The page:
I love learning and appreciate the fact that at my age I am doing it just because I can. I really loved this class and was glad I took it.

Geology of the Wasatch Range – Mt. Olympus to Red Butte


In the Wasatch Range, which appears to be overlooked by the scientific community due to the lack of studies, the geology is varied and extensive. This paper will attempt to explain the geologic processes that took place between Red Butte Canyon and Mt. Olympus. This essay will describe the sediments, mountain building events, and surface water in the canyons. With a short discussion on the human history.

The oldest formations are from early Paleozoic time and have a shallow deposition (Hintze, 2005). Looking at the Wasatch like a deck of cards fanned out on a table the oldest layers are to the south and each more recent layer moves you farther north.

The next layers visible in the rock record are from the Mississippian and Pennsylvanian period and contain mostly limestone from a shallow water period in Utah history. Weber quartzite is the predominate sandstone on the south and at the mouth of the canyon also on the north face of Mt. Olympus. (Case, 2005) Mt. Olympus has large deposits of limestone which have been weathered and eroded to the extent that there is one of the deepest caves in North America. It is extremely narrow and dangerous so few have been allowed inside.

The periods between Devonian and Mississippian and Permian and Triassic are not seen in this area of the Wasatch between Red Butte and Mt. Olympus. There is a 5million year unconformity (Parry, 2005). The Triassic has the Woodside shale, Thaynes, and Ankareh limestone layers throughout all the canyons. The Woodside shale is a dark red to purple and can be found easily. The limestone layers were the result of the ocean being west of or on top of Utah. During the Triassic period the ocean and later the inland sea fluctuated a great deal and deposited very thick layers of marine life. They are visible at the entrance to Parleys canyon on both sides of the road. The Thaynes is a visible band that traverses along the north side of Millcreek canyon from its mouth and is the most prominent feature on the north side and continues all the way into Park City. The Thaynes formation is also at the base of Spring Creek between Parley’s and Emigration. (Hintze, 2005)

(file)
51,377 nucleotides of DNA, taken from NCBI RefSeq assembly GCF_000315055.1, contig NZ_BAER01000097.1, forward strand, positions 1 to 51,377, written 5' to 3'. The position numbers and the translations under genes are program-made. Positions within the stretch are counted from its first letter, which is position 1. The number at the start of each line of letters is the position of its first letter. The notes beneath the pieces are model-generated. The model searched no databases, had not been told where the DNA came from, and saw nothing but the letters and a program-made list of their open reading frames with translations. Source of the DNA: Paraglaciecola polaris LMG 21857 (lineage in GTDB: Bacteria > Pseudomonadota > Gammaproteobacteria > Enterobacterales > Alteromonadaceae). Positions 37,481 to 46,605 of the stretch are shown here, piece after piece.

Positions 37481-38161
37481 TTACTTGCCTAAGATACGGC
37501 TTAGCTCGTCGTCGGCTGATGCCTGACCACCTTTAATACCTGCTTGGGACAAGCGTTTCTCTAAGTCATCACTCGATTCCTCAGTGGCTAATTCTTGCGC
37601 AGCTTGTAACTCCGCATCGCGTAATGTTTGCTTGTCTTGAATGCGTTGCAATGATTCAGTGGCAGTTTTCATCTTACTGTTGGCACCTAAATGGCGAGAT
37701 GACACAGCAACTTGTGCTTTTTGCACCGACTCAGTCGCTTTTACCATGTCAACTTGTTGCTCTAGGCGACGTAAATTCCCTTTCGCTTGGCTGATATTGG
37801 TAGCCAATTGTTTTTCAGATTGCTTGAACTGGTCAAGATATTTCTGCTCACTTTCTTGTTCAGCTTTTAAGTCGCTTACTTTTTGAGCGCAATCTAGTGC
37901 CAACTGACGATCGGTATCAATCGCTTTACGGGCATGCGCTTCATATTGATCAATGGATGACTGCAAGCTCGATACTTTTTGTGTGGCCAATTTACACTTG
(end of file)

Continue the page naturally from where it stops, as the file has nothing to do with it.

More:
Near the mouth of Parley’s Canyon there is a weather resistant formation of quartz sandstone known as the Gartra member. It is clearly seen as it traverses in an easterly direction through the Ankareh formation on the south side. It is a Triassic bed deposited at the same time as the Chinle formation in southern Utah. (Hintze, 2005) The Triassic had the largest sediment layers, 4100ft., deposited in these canyons due to the shallow sea environment (Parry, 2005).

During the Jurassic period the1300ft. thick Nugget sandstone was deposited. This layer is the result of wind swept sand dunes that covered all of Utah. It is best seen in Red Butte but there is also a band just above the Triassic limestone in the Spring Creek anticline and on Parley’s north side near its mouth (Hintze, 2005). Another formation from the Jurassic is the Twin Creek limestone. In the Wasatch it is found on the north side of Parley’s canyon. This is the top layer and continues into Emigration Canyon (Hintze, 2005).

Finally the last bit of deposition that occurred before the mountain building began was a conglomerate layer deposited during the Cretaceous period. This formation is known as the Kelvin and it can be seen in the syncline on the back side of Emigration Canyon where Emigration and Parley’s meet. (Parry, 2005)